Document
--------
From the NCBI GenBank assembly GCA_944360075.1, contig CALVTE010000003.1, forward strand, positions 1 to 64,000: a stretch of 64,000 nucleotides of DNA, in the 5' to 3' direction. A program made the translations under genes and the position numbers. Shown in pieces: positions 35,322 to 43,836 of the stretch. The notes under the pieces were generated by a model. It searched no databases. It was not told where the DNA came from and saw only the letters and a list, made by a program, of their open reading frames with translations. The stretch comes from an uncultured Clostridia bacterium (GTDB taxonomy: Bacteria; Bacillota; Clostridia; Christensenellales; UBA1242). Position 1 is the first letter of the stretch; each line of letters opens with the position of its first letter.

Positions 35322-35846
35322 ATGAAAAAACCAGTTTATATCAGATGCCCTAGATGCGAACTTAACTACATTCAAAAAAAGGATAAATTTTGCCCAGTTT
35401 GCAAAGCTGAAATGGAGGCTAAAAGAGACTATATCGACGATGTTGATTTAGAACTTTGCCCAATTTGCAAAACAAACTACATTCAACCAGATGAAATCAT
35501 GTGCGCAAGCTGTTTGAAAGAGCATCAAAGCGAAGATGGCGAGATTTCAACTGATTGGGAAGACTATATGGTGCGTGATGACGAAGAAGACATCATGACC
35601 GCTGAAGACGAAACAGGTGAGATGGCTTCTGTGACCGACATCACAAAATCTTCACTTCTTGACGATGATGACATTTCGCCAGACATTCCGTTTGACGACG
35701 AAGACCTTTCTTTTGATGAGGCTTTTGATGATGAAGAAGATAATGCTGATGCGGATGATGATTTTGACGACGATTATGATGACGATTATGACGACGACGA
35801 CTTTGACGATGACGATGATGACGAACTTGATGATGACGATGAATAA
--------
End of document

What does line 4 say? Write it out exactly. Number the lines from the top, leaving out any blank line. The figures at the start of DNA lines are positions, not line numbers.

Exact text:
35401 GCAAAGCTGAAATGGAGGCTAAAAGAGACTATATCGACGATGTTGATTTAGAACTTTGCCCAATTTGCAAAACAAACTACATTCAACCAGATGAAATCAT